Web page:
The figures are from the Immigration Bureau, from counting the number of entries at various entry points. Certainly there can be some miscounts in the figures but I would still think them to be reliable enough to quote.
If you enter Jan – Dec for each of the last 5 years you get a yearly increase/decrease as follows:
2003 -7.27% (SARS)
2005 -1.45% (tsunami)
The overall number of tourists is very high. In fact it's higher in 2007 than in any other year in history. So the notion that Thailand has had a decrease in the number of visitors, for whatever reason, is not true. 2007 was THE year
in history when most tourists came to Thailand, ever.
If you look at the last years figures you can also see that there is a downturn in visitors from the Americas, -0.33% but an increase from Europe by +11.87%, which is important for my following reasoning.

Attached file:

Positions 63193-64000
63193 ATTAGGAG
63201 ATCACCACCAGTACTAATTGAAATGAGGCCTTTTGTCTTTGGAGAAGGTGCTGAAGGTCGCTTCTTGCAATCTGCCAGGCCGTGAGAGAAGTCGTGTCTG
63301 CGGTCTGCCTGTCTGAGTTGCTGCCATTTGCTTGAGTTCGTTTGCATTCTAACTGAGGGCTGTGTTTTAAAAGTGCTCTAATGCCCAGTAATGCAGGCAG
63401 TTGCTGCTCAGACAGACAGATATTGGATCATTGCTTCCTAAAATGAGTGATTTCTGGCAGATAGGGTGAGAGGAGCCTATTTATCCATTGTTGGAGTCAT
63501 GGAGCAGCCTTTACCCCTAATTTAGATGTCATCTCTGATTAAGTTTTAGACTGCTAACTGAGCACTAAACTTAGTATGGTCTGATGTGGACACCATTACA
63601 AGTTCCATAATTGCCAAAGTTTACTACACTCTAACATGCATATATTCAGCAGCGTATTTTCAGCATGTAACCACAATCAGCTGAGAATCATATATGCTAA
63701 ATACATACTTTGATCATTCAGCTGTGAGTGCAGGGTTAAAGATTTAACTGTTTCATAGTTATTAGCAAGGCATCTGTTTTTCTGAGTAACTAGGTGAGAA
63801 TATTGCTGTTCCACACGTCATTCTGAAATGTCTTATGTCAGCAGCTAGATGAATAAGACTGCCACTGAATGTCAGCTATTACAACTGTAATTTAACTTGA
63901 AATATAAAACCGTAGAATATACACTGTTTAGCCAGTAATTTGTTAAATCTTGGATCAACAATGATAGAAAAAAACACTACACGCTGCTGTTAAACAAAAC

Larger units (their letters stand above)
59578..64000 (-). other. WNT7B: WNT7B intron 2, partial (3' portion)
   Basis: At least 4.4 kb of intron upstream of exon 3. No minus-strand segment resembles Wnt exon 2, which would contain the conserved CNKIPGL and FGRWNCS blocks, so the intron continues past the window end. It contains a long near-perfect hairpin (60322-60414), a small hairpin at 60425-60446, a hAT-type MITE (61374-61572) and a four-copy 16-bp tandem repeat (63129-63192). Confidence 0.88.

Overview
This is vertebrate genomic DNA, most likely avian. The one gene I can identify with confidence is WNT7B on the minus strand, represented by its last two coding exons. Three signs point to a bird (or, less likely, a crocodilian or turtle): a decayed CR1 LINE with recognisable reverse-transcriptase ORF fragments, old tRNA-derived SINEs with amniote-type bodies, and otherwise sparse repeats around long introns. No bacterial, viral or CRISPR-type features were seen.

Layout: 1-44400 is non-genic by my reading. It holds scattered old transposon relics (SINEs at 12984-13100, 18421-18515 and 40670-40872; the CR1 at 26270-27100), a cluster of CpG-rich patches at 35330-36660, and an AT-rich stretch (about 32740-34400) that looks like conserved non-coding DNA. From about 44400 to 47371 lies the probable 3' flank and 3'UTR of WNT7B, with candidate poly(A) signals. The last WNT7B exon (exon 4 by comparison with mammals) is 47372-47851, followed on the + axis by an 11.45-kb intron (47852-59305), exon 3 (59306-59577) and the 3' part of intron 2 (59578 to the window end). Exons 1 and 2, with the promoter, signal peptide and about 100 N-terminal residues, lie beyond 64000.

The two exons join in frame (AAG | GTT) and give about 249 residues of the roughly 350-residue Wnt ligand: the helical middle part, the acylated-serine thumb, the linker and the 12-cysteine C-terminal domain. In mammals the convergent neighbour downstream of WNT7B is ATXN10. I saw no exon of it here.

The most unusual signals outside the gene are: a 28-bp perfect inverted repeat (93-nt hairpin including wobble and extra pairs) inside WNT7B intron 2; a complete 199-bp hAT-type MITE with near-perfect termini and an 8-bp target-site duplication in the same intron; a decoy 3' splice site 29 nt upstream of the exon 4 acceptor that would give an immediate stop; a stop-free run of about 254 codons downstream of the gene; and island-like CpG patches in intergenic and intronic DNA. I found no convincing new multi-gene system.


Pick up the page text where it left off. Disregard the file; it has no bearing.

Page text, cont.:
My conclusion is that it is not so much to do with our perception of Thailand but more a question of raw economics. A weak Dollar and a strong Euro and you'll get this development, less Americans and more Europeans.
I would say that Thailand risks a serious downturn in tourism but that it has not yet hit. When it comes it will be down to economic factors and not so much a perception issue, although surely Thailand would do well to try to improve its
image and perhaps offset some of the inevitable decrease in PAYING visitors. (I agree completely with the author on this one).
From "farang" countries the largest numbers of visitors come from Britain 859.000, United States 682.000 and Germany 544.000. (2007 figures)